It’s a Halloween book, honestly, and the more lists I can put it on the better. If I had to pick a favorite book for each holiday, this would be my Halloween one. It already showed up once on my Rhyming Picture Books list. To remind you, it’s about neighborhood kids who each year fight the local “witch” in an effort to eat one of her pomegranates. She tends to win, but one boy manages to get the red prize. My kids love this, if only because they feel very smart at the end pointing out to their father how the kids at the beginning grow up and go trick-or-treating at the witch’s house with their own kids at the end. And don’t worry. It’s far sweeter than scary.
Red and Lulu by Matt Tavares
A Christmas book you should probably put on your permanent shelf. If any book on this list today can win a Caldecott, it is this. I have this crazy dream that it might, but holiday books (Polar Express aside) always are at a disadvantage in that arena. This book isn’t silent, but might well be for all that the visual storytelling pulls you along. Two cardinals are separated when their home is chopped down and delivered to Rockefeller Center. What follows is a harrowing urban journey with a beautiful denouement. Please be so good as to head over to Seven Impossible Things to read The Evolution of Red & Lulu. This is one of the best of the year.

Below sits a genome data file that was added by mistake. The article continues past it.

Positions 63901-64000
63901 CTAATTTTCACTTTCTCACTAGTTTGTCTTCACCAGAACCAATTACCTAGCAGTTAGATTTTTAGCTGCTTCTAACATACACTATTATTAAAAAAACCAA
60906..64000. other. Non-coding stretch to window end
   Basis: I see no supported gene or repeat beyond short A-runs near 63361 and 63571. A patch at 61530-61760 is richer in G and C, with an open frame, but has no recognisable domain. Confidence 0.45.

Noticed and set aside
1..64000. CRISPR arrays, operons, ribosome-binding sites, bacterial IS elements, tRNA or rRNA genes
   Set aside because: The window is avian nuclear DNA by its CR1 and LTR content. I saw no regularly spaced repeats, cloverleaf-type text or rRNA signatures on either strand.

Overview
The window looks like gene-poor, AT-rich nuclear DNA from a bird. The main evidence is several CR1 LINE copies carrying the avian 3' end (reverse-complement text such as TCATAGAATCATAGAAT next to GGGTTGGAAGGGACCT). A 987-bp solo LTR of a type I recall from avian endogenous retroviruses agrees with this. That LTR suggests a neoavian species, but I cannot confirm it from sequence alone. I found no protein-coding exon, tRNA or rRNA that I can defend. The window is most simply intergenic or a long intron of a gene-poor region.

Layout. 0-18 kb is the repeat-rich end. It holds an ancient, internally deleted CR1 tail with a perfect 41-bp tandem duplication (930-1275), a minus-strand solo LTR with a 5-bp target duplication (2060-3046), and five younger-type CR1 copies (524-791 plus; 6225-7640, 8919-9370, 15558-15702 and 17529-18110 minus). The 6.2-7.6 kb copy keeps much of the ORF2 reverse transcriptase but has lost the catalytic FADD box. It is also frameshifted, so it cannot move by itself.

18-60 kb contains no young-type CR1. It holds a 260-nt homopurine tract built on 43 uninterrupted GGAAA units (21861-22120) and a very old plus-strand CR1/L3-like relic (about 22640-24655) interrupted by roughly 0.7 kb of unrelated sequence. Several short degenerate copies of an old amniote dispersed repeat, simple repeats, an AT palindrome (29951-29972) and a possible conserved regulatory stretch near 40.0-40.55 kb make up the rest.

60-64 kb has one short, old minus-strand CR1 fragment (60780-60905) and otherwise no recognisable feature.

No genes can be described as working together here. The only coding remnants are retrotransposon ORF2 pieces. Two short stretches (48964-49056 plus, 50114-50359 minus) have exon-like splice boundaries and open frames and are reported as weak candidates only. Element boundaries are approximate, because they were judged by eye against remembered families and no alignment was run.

The Scariest Book Ever by Bob Shea
My son is three. He wants scary books and he doesn’t want scary books. For example, this year’s book I Want To Be In a Scary Story by Sean Taylor proved to be too much for him. I was worried that this book might have the same problem, but since this is Bob Shea we’re talking about it was, instead, a sheer cheery delight. This ghost is the scaredy-cat to beat them all. And, as with any Shea, it’s a killer readaloud.
The Sundown Kid: A Southwestern Shabbat by Barbara Bietz, ill. John Kanzler
I dunno. Would you count Shabbat as a holiday? Probably not, but I’d like to include this on some kind of a list and this comes close. It’s actually the best Shabbat picture book I’ve ever read, though I’d love to hear the suggestions of your own favorites as well.
This Is Not a Valentine by Carter Higgins, ill. Lucy Ruth Cummins
Methinks the boy in this story doth protest too much! This book reminds me of a line in the recent film Ladybird when a nun tells our titular heroine that paying attention to something and loving it are the same thing. It’s about how you show someone that you care even if you don’t follow the crowd and give the same standard gift (slash valentine) as everyone else. It’s clever and quiet and darn well the best Valentine’s Day book of the year, that’s for sure.
The 12 Days of Christmas by Greg Pizzoli